Archive for November 15, 2010

A Lesson

One of Charlie’s remaining quirks is a continued profound fascination with, and sometimes irrational fear of, reflections and other shiny or sparkly things.

One of the ways this manifests is in his unswerving conviction that his reflection is some kind of unspeakably evil thing.

Early this morning I was having a cup of coffee and catching up on a bit of reading when Charlie caught sight of an evil thing in the glass front of the fireplace.

Charlie was transfixed by his reflection. He went stiff-legged and bug-eyed. He piloerected from the front of his forehead to the tip of his half-raised tail. He started growling softly but quickly escalated to an eerily accurate imitation of the demon Pazuzu.

I looked down at Audie, who was lying at my feet. Audie met my gaze with the kind of deep look that conveys an entire conversation. He got up, trotted across the room and picked up Charlie’s favorite stuffed toy. He carried it over to his irrational, ranting buddy and playbowed. Charlie woke from his trance, went soft, wagged his tail at Audie and the two of them moved away to play tug games together.

Audie (whose play was rooted more from of a sense of duty than real enthusiasm) quickly tired of the game and returned to his spot at my feet. Unfortunately once he was no longer distracted by the game, it didn’t take Charlie long to discover that the unspeakable evil had returned to the fireplace and he continued his tirade.

Audie and I had another silent conversation and, being a dog with a strong sense of duty, he trotted over to the horrid little dog at fireplace again.  Eschewing the toy, this time Audie put on his best bendy, prancy, head-rolling, come-hither body language and successfully flirted Charlie’s attention away from the abomination in the window.

The ploy worked and the boys wrestled a bit. They got distracted by a squirrel on the deck and Audie laid at my feet again.

And once Charlie’s attention was free to roam on its own – it made a bee-line for the same ugly, obsessive place.

I could tell Audie had moved from dutiful to annoyed because this time he didn’t even look at me. He just got up, snatched a dirty sock off the floor, marched over the fireplace and stepped between Charlie and the object of his obsession in a coldly calculating way. Audie blocked the fireplace and stared at Charlie in obvious contempt until Charlie quit ululating and averted his gaze. Audie returned to my feet, spat out the sock and sighed in a distinctly annoyed way – but instead of relaxing he remained alert.

In the mean time Charlie had hopped up onto the couch to sulk. He averted his gaze from Audie’s direction (and mine) and fixed it on a blank spot on the wall, apparently trying to stare a hole through it. He remained like this, hunkered down, ears pinned back, glaring at the epic unfairness of it all until the sound of the UPS truck broke his rumination.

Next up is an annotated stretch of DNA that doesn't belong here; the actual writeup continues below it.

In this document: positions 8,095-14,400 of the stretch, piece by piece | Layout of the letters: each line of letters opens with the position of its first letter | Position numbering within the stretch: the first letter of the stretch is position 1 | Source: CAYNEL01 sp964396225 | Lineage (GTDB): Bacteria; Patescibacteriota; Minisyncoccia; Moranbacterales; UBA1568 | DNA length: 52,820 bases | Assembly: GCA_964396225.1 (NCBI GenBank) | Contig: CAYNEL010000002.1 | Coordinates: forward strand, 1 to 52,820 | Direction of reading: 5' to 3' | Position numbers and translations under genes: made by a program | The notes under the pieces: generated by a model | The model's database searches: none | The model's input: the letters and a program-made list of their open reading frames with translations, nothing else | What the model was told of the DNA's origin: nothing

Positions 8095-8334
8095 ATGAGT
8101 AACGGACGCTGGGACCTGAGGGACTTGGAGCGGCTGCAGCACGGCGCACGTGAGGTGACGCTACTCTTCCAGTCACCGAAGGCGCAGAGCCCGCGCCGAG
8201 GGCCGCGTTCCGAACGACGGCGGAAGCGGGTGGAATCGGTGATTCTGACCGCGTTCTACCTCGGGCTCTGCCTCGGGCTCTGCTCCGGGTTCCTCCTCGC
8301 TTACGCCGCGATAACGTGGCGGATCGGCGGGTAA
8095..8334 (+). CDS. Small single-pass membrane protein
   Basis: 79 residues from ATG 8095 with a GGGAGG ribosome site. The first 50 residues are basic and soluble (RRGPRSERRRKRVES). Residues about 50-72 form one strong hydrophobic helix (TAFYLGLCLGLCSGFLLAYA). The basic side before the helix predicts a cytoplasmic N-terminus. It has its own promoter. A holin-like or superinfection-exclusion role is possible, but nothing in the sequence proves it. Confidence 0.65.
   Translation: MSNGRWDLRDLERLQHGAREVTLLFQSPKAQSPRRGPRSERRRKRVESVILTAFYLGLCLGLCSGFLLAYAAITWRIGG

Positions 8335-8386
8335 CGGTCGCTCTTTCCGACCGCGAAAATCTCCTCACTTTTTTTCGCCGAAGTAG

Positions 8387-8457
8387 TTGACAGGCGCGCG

All the dogs ran to the door, but we’ve worked on this. They barked a bit, then sat quietly and attentively near the door while the driver dropped off two boxes and three dog treats before he rang the bell and walked away. They were antsy, but stayed generally sitting until I picked up the boxes – and the treats – and rewarded their good behavior.

The three dogs drifted around me for a while in a soft, curving, happy mass. Glad to be together, pleased to have been given an unexpected treat and proud to have earned it. Sadly, the serenity didn’t last long. And when the joy of the moment had passed, each of the dogs wandered off to pursue his own interests. Unfortunately Charlie’s interest went immediately back to staring down his demon.

Audie had settled on one of the dog beds to work on a bone. He tried to ignore the shrieking abomination across the room, he really did. But the utter wrongness of it could not be denied. And it could not be allowed to continue.

Audie dropped the bone, narrowed his eyes, laid back his ears and darted across the room. He’d given up on asking Charlie to agree to stop his annoying, unbalanced behavior. He would make it happen.

Audie delivered a swift muzzle punch to Charlie’s left flank. The impact threw Charlie off balance and instantly pulled his attention away from the monster in the fireplace. He spun around and yelped more, I think, in surprise than in pain. He took one look at Audie’s intensely annoyed expression and dropped to grovel softly – and quietly – at his feet. Audie stalked around Charlie to block him once more from the fireplace and Charlie got up and slunk away to the kitchen.

Audie stood claiming the fireplace until he was sure Charlie wasn’t going to return. Then he resumed his preferred position at my feet.

A while after Charlie banished himself to the kitchen to process events I took the dogs outside for a break. Charlie and Audie romped together as if nothing had happened. Charlie didn’t express any fear or mistrust of Audie. And Audie showed no trace of resentment or unwarranted bossiness toward Charlie. (And Zip was as haughty and aloof as she’s ever been.)

Life in my dogs’ world went on much as it always has with only one notable exception. This happened more than seven hours ago – and Charlie hasn’t so much as looked at the fireplace since.

There’s a lesson in there somewhere…

November 15, 2010 at 5:51 pm 9 comments


Because A Dog’s Mind is a Terrible Thing to Waste

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